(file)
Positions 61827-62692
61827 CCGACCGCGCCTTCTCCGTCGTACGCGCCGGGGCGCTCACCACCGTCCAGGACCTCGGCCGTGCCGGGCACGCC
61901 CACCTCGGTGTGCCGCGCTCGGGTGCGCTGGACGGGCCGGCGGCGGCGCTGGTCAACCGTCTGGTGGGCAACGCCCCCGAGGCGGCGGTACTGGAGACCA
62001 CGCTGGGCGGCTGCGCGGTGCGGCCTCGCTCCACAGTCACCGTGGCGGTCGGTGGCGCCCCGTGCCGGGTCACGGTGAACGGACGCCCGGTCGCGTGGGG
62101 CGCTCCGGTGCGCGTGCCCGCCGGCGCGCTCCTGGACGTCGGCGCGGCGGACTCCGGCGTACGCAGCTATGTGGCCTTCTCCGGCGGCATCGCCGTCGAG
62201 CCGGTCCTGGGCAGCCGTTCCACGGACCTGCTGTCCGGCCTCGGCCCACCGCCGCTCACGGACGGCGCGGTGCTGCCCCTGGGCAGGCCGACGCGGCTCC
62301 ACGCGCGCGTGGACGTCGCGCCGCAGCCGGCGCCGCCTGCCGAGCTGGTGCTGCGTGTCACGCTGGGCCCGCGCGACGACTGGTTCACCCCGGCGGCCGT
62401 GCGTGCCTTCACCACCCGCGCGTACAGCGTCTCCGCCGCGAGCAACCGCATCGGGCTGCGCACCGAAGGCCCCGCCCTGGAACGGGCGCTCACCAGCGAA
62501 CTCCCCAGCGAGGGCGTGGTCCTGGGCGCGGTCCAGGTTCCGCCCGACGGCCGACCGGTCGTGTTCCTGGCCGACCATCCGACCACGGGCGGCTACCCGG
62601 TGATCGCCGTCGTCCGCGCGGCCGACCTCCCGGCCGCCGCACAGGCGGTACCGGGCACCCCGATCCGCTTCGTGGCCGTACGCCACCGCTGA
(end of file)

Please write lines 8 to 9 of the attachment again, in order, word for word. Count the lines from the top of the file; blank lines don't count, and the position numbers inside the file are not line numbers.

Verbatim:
62401 GCGTGCCTTCACCACCCGCGCGTACAGCGTCTCCGCCGCGAGCAACCGCATCGGGCTGCGCACCGAAGGCCCCGCCCTGGAACGGGCGCTCACCAGCGAA
62501 CTCCCCAGCGAGGGCGTGGTCCTGGGCGCGGTCCAGGTTCCGCCCGACGGCCGACCGGTCGTGTTCCTGGCCGACCATCCGACCACGGGCGGCTACCCGG